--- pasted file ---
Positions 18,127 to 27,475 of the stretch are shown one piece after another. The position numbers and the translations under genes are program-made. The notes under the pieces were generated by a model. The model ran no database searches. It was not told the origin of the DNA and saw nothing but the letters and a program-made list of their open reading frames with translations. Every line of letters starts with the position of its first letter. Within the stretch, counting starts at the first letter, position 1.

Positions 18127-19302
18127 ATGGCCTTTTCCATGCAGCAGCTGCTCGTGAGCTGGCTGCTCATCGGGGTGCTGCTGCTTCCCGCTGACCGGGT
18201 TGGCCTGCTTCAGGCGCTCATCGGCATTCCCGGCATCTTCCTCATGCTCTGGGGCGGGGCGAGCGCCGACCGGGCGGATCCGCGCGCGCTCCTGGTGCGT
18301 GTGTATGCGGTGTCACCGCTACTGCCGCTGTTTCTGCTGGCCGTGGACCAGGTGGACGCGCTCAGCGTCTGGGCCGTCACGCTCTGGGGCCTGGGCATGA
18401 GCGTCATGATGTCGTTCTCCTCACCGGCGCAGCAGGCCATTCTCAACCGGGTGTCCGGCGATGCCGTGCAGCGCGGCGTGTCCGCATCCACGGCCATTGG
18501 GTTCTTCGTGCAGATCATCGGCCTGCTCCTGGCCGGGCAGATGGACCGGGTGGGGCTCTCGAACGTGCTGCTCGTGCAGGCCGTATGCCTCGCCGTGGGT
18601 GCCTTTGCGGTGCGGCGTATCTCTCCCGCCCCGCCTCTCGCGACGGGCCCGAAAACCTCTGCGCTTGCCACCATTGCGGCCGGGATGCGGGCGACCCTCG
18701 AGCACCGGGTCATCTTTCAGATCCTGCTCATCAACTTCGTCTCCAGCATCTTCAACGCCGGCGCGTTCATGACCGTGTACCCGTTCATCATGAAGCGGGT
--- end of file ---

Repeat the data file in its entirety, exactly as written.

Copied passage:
Positions 18,127 to 27,475 of the stretch are shown one piece after another. The position numbers and the translations under genes are program-made. The notes under the pieces were generated by a model. The model ran no database searches. It was not told the origin of the DNA and saw nothing but the letters and a program-made list of their open reading frames with translations. Every line of letters starts with the position of its first letter. Within the stretch, counting starts at the first letter, position 1.

Positions 18127-19302
18127 ATGGCCTTTTCCATGCAGCAGCTGCTCGTGAGCTGGCTGCTCATCGGGGTGCTGCTGCTTCCCGCTGACCGGGT
18201 TGGCCTGCTTCAGGCGCTCATCGGCATTCCCGGCATCTTCCTCATGCTCTGGGGCGGGGCGAGCGCCGACCGGGCGGATCCGCGCGCGCTCCTGGTGCGT
18301 GTGTATGCGGTGTCACCGCTACTGCCGCTGTTTCTGCTGGCCGTGGACCAGGTGGACGCGCTCAGCGTCTGGGCCGTCACGCTCTGGGGCCTGGGCATGA
18401 GCGTCATGATGTCGTTCTCCTCACCGGCGCAGCAGGCCATTCTCAACCGGGTGTCCGGCGATGCCGTGCAGCGCGGCGTGTCCGCATCCACGGCCATTGG
18501 GTTCTTCGTGCAGATCATCGGCCTGCTCCTGGCCGGGCAGATGGACCGGGTGGGGCTCTCGAACGTGCTGCTCGTGCAGGCCGTATGCCTCGCCGTGGGT
18601 GCCTTTGCGGTGCGGCGTATCTCTCCCGCCCCGCCTCTCGCGACGGGCCCGAAAACCTCTGCGCTTGCCACCATTGCGGCCGGGATGCGGGCGACCCTCG
18701 AGCACCGGGTCATCTTTCAGATCCTGCTCATCAACTTCGTCTCCAGCATCTTCAACGCCGGCGCGTTCATGACCGTGTACCCGTTCATCATGAAGCGGGT